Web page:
The Many Moods of “Alarming”

So you’ll all be doubtless relieved to know that I have cheerfully settled in Seattle and immediately returned to my old tricks. Observe this gem brought to you by Seattle City Light:

Something’s alarming right enough… but I think it’s actually my linguistics sense.

Now, as both a linguist and native speaker of American English, I find this command troubling. Not because I have a problem with civic-minded individuals alerting the power company to potentially dangerous problems, but because it’s ambiguous. I’ve written about ambiguity in language before, but it’s something that I revisit often and it’s a complex enough subject that you can easily spend an entire lifetime studying it, let alone more than one blog post.

Let’s examine why this sign is ambiguous a little more closely.

First, there’s (what I would consider) a non-standard usage of the word “alarming”.  I tend to imagine something that is “alarming” to be capable of putting me in a state of alarm, rather than currently expressing alarm. Or, as the OED puts it:

“Disturbing or exciting with the apprehension of danger.”

Yeah, that’s right, “alarming” is one of the few words that the OED only has one definition for. Let’s put that aside for the moment, though, and assume that there’s a linguistically-creative sign maker working for Seattle City Light who has coined a neologism based on parallels with words like “understanding” or “revolving”. The real crux of the matter is that the command is not a sentence, and has just too many gaps where the reader has to fill in information.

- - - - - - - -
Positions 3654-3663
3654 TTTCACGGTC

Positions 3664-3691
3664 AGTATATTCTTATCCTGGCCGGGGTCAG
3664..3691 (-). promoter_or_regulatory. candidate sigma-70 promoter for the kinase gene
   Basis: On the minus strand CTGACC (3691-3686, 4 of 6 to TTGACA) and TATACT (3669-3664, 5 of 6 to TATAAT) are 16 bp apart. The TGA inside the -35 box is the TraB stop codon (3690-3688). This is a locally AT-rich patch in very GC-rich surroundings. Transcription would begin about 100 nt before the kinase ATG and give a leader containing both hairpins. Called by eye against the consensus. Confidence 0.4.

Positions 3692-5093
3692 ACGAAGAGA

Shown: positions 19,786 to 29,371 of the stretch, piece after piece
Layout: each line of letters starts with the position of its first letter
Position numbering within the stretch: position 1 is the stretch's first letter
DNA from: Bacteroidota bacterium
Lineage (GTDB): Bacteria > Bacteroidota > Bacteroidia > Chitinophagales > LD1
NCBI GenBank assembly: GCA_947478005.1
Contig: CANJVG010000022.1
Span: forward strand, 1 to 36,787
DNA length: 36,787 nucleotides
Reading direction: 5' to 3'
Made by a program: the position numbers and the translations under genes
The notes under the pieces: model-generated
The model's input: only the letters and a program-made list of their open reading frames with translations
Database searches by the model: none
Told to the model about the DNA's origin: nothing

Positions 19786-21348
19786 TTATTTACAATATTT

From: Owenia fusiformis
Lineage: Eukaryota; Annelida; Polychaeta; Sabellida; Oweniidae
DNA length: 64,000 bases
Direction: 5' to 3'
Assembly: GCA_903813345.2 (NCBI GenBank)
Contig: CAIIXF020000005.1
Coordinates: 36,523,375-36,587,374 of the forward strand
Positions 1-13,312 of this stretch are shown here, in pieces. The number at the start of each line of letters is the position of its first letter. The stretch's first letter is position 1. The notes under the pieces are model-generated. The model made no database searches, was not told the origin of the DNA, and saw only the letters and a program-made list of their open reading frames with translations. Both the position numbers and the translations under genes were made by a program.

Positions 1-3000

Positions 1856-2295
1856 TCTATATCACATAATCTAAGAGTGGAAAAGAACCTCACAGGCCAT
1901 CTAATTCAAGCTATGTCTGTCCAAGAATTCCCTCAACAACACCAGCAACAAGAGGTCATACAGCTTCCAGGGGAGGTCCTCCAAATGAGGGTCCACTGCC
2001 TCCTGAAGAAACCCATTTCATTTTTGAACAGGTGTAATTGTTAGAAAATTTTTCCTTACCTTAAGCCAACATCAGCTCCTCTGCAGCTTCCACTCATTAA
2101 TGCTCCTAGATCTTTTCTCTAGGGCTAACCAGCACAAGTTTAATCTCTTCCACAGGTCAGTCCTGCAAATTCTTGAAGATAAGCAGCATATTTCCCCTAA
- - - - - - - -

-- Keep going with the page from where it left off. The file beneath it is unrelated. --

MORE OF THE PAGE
These are just a couple of the possible interpretations I came up for the sign:

  • If [the alarm is] alarming (in the sense of performing the action which alarms traditionally do, such as whooping and revolving) [then] call.
  • If [you are] alarming [other people, then] call.
  • If [the alarm is] alarming [you, regardless of whether or not it’s currently flashing or making noise then] call.

Now, English syntax is a pretty resilient beast and can put up with a certain amount of words  left out. The fancy linguistics term for this is “ellipsis“, just like the punctuation mark. (This one: …) Words have to be left out of of certain places in certain ways,  though. Like you don’t have to say “you” every time you tell someone to do something. “Don’t sit there!” is perfectly acceptable as a sentence, and if someone told  you that you’d have no problem figuring out that they were telling you not to sit on their cat. Like everything else in language, though, there are rules and by breaking them you run the risk of failing to communicate what you’re trying to… just like this sign.


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